Kleberg Bank took a different approach. Located in Kingsville, Texas, the home of the storied King Ranch, Kleberg’s market is decidedly rural, leaving the bank with two challenges. First, they had to change their distribution mix to be lower cost and more effective. Second, they needed to reach younger adults who represented their future.
So, executives at Kleberg restructured their distribution network by partnering with the largest grocery store chain in the area to build an in-store branch network. This allowed them to reduce cost, leverage the grocery chain’s store traffic and use their store partnership to bridge to nearby growth markets in an affordable way. The bank also embraced social media to attract younger customers, with an active presence on Facebook and a strong mobile banking offer. Furthermore, managers built a marketing strategy around sponsorship of community events that would appeal to a younger demographic.
The examples of PCSB and Kleberg suggest four strategies that can be helpful to all community banks:
Find the opportunities. Make a detailed assessment of the market potential in your existing and expansion markets. Every market has pockets of growth or segments that are underserved. Some communities are experiencing positive in-migration of young families looking for a less hectic lifestyle while others are finding new groups attracted by job opportunities in agriculture or in oil and gas development. Once you peel back the onion to take a deeper, data-driven, look at your markets, you can make a more informed decision on strategy.
Dominate the growth segments. Once you’ve identified the segments of potential growth, put a strategy in place to dominate them. Kleberg Bank recognized that they had to find a way to attract a younger market, even if the overall market demographics skews older. They focused where they could achieve growth.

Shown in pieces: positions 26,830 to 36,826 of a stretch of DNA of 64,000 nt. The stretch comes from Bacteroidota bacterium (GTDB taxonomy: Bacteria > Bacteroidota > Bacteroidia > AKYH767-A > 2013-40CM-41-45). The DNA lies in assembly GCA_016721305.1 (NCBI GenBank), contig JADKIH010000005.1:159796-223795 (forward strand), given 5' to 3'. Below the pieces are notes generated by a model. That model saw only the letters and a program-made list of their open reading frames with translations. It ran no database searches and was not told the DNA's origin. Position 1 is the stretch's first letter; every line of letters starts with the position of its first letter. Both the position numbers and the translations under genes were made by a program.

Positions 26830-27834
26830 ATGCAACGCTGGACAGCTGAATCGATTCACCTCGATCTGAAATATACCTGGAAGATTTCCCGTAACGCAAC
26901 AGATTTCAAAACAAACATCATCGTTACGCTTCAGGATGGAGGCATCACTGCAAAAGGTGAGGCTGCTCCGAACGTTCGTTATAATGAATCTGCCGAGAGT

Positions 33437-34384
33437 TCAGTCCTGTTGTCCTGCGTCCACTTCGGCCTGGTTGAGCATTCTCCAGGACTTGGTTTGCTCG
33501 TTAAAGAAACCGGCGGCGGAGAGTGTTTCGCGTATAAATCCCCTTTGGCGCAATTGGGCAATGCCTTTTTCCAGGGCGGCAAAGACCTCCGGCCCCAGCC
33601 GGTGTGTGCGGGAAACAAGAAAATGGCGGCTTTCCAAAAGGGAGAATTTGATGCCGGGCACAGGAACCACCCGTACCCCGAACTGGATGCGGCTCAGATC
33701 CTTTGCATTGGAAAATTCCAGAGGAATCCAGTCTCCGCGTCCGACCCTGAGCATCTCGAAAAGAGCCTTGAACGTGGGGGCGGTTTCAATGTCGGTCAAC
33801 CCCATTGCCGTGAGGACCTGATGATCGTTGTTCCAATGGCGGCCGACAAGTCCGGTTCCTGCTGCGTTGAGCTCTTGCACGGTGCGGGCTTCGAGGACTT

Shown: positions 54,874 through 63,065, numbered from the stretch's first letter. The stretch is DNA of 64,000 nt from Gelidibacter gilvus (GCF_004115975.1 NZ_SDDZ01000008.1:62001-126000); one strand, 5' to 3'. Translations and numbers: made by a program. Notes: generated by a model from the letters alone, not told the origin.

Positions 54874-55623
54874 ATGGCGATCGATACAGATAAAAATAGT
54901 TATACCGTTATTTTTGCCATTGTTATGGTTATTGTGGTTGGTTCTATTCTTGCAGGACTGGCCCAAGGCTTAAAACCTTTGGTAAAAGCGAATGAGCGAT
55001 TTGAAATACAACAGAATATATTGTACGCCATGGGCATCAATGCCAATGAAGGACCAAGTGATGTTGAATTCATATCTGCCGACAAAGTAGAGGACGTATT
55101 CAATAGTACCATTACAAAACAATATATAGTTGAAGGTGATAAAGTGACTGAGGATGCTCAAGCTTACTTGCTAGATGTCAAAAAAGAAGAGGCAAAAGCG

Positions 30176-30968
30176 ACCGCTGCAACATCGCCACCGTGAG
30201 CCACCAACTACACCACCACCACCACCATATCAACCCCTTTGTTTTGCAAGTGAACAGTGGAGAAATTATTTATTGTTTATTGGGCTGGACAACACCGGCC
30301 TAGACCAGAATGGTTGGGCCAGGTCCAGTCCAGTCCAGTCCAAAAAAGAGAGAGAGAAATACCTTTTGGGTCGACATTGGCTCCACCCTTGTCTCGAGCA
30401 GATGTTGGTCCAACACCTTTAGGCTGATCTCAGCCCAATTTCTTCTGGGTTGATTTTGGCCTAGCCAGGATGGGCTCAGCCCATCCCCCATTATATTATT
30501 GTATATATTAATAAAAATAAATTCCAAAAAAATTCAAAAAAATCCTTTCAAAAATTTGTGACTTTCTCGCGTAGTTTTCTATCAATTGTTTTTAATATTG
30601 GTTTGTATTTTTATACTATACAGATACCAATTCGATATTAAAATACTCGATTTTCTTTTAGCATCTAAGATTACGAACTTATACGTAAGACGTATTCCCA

Embrace technology. We believe it is a myth that rural and small town markets won’t accept self-service and digital technology. Farmers, for example, are sophisticated users of weather prediction technology, using GPS to manage planting and harvesting and other high-tech predictors of crop futures. PCSB has demonstrated that when consumers see the advantages in using new technology – longer banking hours, improved access to service and the ability to keep a local community bank presence in their community – they will accept it.
Expand into nearby metropolitan growth markets, albeit with caution. Some banks have felt the answer is to branch into metro areas where the economy is stronger, in essence following the same pattern that younger adults have taken by leaving their rural roots. This can be appealing, but it brings with it the challenges of managing a branch in a new geography and in a market that often features different lending characteristics and, therefore, different risks. During the recession, rural community banks with metropolitan branches had a higher failure rate than their peers who stayed in the markets they best understood. Searching for growth in other geographies is possible, but requires particularly close attention to risk and expense.
Although there’s no silver bullet solution to the perfect storm scenario currently underway in small and rural markets, there is a way forward, as demonstrated by the examples of PCSB and Kleberg Bank.